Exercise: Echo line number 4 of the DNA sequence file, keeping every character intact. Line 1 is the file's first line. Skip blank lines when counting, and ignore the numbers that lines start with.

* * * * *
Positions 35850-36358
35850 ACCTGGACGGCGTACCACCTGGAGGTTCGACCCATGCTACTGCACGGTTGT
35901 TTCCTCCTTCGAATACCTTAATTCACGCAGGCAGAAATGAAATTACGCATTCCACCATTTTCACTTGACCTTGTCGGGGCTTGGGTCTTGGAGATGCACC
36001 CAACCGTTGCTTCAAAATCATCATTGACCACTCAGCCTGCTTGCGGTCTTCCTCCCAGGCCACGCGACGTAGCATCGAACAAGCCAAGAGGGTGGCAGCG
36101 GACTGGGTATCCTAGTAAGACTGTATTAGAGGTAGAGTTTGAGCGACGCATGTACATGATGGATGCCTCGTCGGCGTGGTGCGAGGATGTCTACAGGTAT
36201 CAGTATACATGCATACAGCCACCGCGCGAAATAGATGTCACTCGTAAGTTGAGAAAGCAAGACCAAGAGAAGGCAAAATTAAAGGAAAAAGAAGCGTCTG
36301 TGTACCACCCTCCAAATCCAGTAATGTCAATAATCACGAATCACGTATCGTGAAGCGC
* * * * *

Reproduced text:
36001 CAACCGTTGCTTCAAAATCATCATTGACCACTCAGCCTGCTTGCGGTCTTCCTCCCAGGCCACGCGACGTAGCATCGAACAAGCCAAGAGGGTGGCAGCG